Similar to the process performed at the master level, new queries are checked against a query cache to see if the query has been previously run against the database with no intervening changes to the tables referred to in the query. Slave management software 34 maintains a query cache for both the failover tables and the local tables assigned to that particular slave node. Certain DBMS products include a query cache of their own. If the DBMS running on the slave node maintains a query cache, slave management software 34 does not need to check or maintain its own query cache. Together with the query cache maintained at the master level, the invention provides a bi-level query cache that improves system performance by preventing unnecessary repetition of query processing.
In step S1604, the received query is compared against the query cache. If the query is found in the query cache, the result set is retrieved from the query cache in step S1605. If the query is not found in the query cache, the query is sent to the DBMS in step S1606 to be run.
Once the result set has been obtained, slave management software 34 determines in step S1607 if the result set(s) requires post processing prior to returning the result set(s) to the master node. If post processing is required, it is performed in step S1608. Finally, the result set(s) is returned to the master node originating the query in step S1609.
Returning again to
Multi-step queries rely on the use of temporary tables on the master node running the query. These temporary tables store intermediate result sets generated by running the individual slave queries. The temporary tables are used to accumulate the result sets from each slave query. Alternatively, temporary tables may be sent to the slave nodes to run subsequent slave queries which join a temporary table with a local table on the slave nodes.
Similar to the query caches used on the master and slave nodes of the database system, each master node maintains a temporary table cache storing copies of temporary tables created for slave queries run by that master node in DBMS 31 of that master node. When running a slave query, the slave query is checked against the temporary table cache in step S1702 to determine if the particular slave query has been run with no intervening changes to the underlying tables the temporary table is dependent upon. If there is not a match in the temporary table cache, a temporary table for the slave query is created in step S1703. The slave query is then run and results processed in steps S1704 to S1707. The actions performed in these steps correspond with those performed in steps S1401 to S1404 from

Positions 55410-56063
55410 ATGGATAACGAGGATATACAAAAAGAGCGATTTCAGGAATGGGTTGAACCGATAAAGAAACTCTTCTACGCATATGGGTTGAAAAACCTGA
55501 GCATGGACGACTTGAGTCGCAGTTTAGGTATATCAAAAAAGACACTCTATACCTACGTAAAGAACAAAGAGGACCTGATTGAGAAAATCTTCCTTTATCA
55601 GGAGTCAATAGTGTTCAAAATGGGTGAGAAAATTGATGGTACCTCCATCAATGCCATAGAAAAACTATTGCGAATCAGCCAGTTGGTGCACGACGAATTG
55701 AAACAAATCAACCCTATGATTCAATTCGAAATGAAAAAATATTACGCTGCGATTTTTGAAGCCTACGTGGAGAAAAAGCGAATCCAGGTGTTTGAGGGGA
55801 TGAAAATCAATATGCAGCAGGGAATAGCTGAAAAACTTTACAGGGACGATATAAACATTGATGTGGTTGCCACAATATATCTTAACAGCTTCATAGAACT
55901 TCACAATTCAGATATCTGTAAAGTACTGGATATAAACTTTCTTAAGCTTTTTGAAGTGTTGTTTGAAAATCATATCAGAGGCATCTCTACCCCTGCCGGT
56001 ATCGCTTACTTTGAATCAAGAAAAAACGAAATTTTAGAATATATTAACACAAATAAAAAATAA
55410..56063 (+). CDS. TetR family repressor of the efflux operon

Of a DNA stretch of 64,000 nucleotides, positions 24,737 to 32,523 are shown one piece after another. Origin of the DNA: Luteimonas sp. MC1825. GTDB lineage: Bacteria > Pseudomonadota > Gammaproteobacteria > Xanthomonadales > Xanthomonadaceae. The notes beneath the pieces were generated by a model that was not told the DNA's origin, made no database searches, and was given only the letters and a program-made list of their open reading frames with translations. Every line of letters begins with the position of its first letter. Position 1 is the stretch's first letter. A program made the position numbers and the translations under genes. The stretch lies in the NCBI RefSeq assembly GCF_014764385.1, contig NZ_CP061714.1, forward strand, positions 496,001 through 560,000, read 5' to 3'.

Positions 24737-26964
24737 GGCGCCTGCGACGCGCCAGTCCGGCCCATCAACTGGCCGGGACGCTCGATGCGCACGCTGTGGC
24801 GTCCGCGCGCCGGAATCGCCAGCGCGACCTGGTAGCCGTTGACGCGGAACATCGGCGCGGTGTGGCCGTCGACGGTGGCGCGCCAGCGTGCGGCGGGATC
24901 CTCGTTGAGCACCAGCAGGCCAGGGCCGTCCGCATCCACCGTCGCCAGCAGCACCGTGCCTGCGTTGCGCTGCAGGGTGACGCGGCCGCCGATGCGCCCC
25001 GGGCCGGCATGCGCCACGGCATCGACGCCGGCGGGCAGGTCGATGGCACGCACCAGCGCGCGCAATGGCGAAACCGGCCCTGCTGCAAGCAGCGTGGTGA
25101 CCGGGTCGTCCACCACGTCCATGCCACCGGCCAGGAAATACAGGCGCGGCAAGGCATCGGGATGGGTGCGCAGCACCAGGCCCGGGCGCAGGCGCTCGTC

Once the slave query has been processed, or if a match for the slave query was found in the temporary table cache, the master node determines in step S1708 if any slave queries remain. If there are additional slave queries to be run, it is determined in step S1709 whether the subsequent slave query requires the temporary table for processing. If the temporary table is required on the slaves, the temporary table is sent to the slave nodes in step S1710 and processing returns to step S1702. If the temporary table is not required, processing simply returns to step S1702 for the next slave query.
As shown in
Each master node in the database system of the present invention interfaces to system management software 32 to monitor the status of the other nodes in the database system. Examples of suitable system management software include IPMI (Intelligent Platform Management Interface) and Intel's System Manager.
Upon receiving notification of the failure of a master node, stream management software 20 sends a system status message to management console 35 indicating the failure of a master node. Management console 35 is used by the system administrator to track the status of the database system and to identify failed nodes that must be repaired or replaced to maintain system performance. Once management console 35 is notified of the master node failure, stream management software 20 executes a master node failover process.
Once a master node has assumed control over a stream, each of the incomplete statements from that stream are taken over by the master node. In step S1802, the incomplete statement is rolled back using well known transaction management techniques. The statement is then re-run in step S1803. In this manner, each stream controlled by the failed master node is taken over by an operational master node to maintain operation of the database system. Once the failed master node has been restored or replaced, it is available for new streams received by the database system.